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By Satish Kanady
DOHA: The US entry into the Shale energy is set to alter the existing price structure of global energy market. There are dynamics in place to change the price structure, particularly in Europe, a top energy analyst told The Peninsula yesterday.
The pace of shale energy development in US is not as swift as expected. But with the production picking up, the US will become somewhat independent from the Middle East sourcing, Michiel Soeting, Partner, Global Chairman, Energy and Natural Resources Sector, KPMG said in an interview.
Michiel said the Shale resources will certainly create pressure on the energy prices. There will be more potential pressures on re negotiation of the prices, particularly in Europe. Long-term gas supply contracts linked to oil have already been successfully renegotiated by certain entities.
For instance, E.ON has now successfully renegotiated the pricing conditions of all of its currently oil-indexed volumes under its long-term gas supply contracts. This marks a major milestone in restoring the competitiveness of E.ON’s long-term gas contracts.
However, Michiel would not buy the theory that the Middle East’s dominance in the global energy market is under threat following the ‘ US shale revolution’. The emerging economies’ demand is set to go up substantially. The region’s domestic demand is also projected high. “Asia will continue to rely on gas from the Middle East. The region’s domestic demand is also projected to grow in medium-term to long term. The domestic demand in the Middle East is enormous. The governments in the Middle East are aware of this growing domestic energy demand “.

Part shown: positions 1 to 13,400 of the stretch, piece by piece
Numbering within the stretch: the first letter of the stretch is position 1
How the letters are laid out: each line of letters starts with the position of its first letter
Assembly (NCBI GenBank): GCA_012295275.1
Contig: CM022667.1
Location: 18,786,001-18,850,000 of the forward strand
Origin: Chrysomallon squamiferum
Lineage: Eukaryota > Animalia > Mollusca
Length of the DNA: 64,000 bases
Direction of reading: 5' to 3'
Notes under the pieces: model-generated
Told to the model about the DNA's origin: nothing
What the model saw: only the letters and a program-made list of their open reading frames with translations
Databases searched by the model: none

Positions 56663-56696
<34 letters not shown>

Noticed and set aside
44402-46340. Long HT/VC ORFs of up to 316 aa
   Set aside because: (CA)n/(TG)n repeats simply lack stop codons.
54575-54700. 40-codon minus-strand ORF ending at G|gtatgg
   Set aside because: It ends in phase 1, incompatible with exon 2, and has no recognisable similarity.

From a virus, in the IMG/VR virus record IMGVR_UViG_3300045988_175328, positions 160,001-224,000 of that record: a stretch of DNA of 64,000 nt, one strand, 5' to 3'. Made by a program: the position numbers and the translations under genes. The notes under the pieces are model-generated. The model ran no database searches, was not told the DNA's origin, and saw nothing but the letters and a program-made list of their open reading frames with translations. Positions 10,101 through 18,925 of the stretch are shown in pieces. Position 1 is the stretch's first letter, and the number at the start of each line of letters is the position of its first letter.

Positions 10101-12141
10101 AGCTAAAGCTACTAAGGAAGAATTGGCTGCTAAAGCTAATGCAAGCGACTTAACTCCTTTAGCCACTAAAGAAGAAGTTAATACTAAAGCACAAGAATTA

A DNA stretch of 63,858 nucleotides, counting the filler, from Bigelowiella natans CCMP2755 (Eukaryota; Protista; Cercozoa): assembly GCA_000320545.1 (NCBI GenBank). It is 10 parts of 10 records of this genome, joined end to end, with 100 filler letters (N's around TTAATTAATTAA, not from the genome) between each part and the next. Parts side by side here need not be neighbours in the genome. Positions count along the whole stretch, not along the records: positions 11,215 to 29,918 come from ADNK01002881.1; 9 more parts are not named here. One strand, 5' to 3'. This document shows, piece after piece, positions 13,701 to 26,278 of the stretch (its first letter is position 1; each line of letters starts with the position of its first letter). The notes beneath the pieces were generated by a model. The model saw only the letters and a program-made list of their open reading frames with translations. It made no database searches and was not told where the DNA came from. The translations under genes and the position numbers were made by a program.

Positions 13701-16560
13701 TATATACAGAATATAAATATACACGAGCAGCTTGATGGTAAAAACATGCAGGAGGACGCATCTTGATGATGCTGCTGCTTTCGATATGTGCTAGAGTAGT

On Australia grabbing market share from Qatar and the Middle East exporters in Asia, Michiel said Australia has an extra edge on the supply side. But Qatar will continue to hold its position as the world top gas exporter. Qatar’s energy position is really solid. We cannot say Qatar is losing its grip as the world’s top LNG exporter, he said.
Michiel said the renewable energy industry has to create itself self-sufficient and has to be independent from government subsidies. The renewable energy sector cannot sustain simply on government funding. The best pathway to a stable renewable energy industry is to create self-sufficiency and independent from government financial assistance.
There is a need for an increased investment in the innovation and technology in the energy sector. An enhanced, technology-powered infrastructure is key for meeting the growing energy demand, Michiel noted. The Peninsula